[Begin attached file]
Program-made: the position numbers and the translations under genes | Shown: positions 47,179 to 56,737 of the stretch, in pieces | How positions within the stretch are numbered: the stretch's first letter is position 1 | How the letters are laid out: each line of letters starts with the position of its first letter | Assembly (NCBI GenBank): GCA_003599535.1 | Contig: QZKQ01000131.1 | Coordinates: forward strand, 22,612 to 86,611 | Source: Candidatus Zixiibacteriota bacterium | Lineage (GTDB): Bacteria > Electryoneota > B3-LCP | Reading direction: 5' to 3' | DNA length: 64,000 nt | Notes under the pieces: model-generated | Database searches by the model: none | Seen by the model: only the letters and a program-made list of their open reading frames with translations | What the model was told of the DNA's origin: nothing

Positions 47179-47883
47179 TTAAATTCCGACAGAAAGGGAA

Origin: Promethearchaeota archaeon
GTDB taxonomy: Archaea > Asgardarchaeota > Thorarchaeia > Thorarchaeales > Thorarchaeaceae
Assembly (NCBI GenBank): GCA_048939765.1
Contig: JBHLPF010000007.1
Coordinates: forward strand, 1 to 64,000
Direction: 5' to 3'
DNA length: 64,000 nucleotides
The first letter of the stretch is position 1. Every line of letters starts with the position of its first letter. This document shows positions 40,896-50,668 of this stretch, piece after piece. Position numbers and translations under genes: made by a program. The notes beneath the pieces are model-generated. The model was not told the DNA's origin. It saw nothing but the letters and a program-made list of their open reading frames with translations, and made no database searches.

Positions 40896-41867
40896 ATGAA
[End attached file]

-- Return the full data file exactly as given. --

Program-made: the position numbers and the translations under genes | Shown: positions 47,179 to 56,737 of the stretch, in pieces | How positions within the stretch are numbered: the stretch's first letter is position 1 | How the letters are laid out: each line of letters starts with the position of its first letter | Assembly (NCBI GenBank): GCA_003599535.1 | Contig: QZKQ01000131.1 | Coordinates: forward strand, 22,612 to 86,611 | Source: Candidatus Zixiibacteriota bacterium | Lineage (GTDB): Bacteria > Electryoneota > B3-LCP | Reading direction: 5' to 3' | DNA length: 64,000 nt | Notes under the pieces: model-generated | Database searches by the model: none | Seen by the model: only the letters and a program-made list of their open reading frames with translations | What the model was told of the DNA's origin: nothing

Positions 47179-47883
47179 TTAAATTCCGACAGAAAGGGAA

Origin: Promethearchaeota archaeon
GTDB taxonomy: Archaea > Asgardarchaeota > Thorarchaeia > Thorarchaeales > Thorarchaeaceae
Assembly (NCBI GenBank): GCA_048939765.1
Contig: JBHLPF010000007.1
Coordinates: forward strand, 1 to 64,000
Direction: 5' to 3'
DNA length: 64,000 nucleotides
The first letter of the stretch is position 1. Every line of letters starts with the position of its first letter. This document shows positions 40,896-50,668 of this stretch, piece after piece. Position numbers and translations under genes: made by a program. The notes beneath the pieces are model-generated. The model was not told the DNA's origin. It saw nothing but the letters and a program-made list of their open reading frames with translations, and made no database searches.

Positions 40896-41867
40896 ATGAA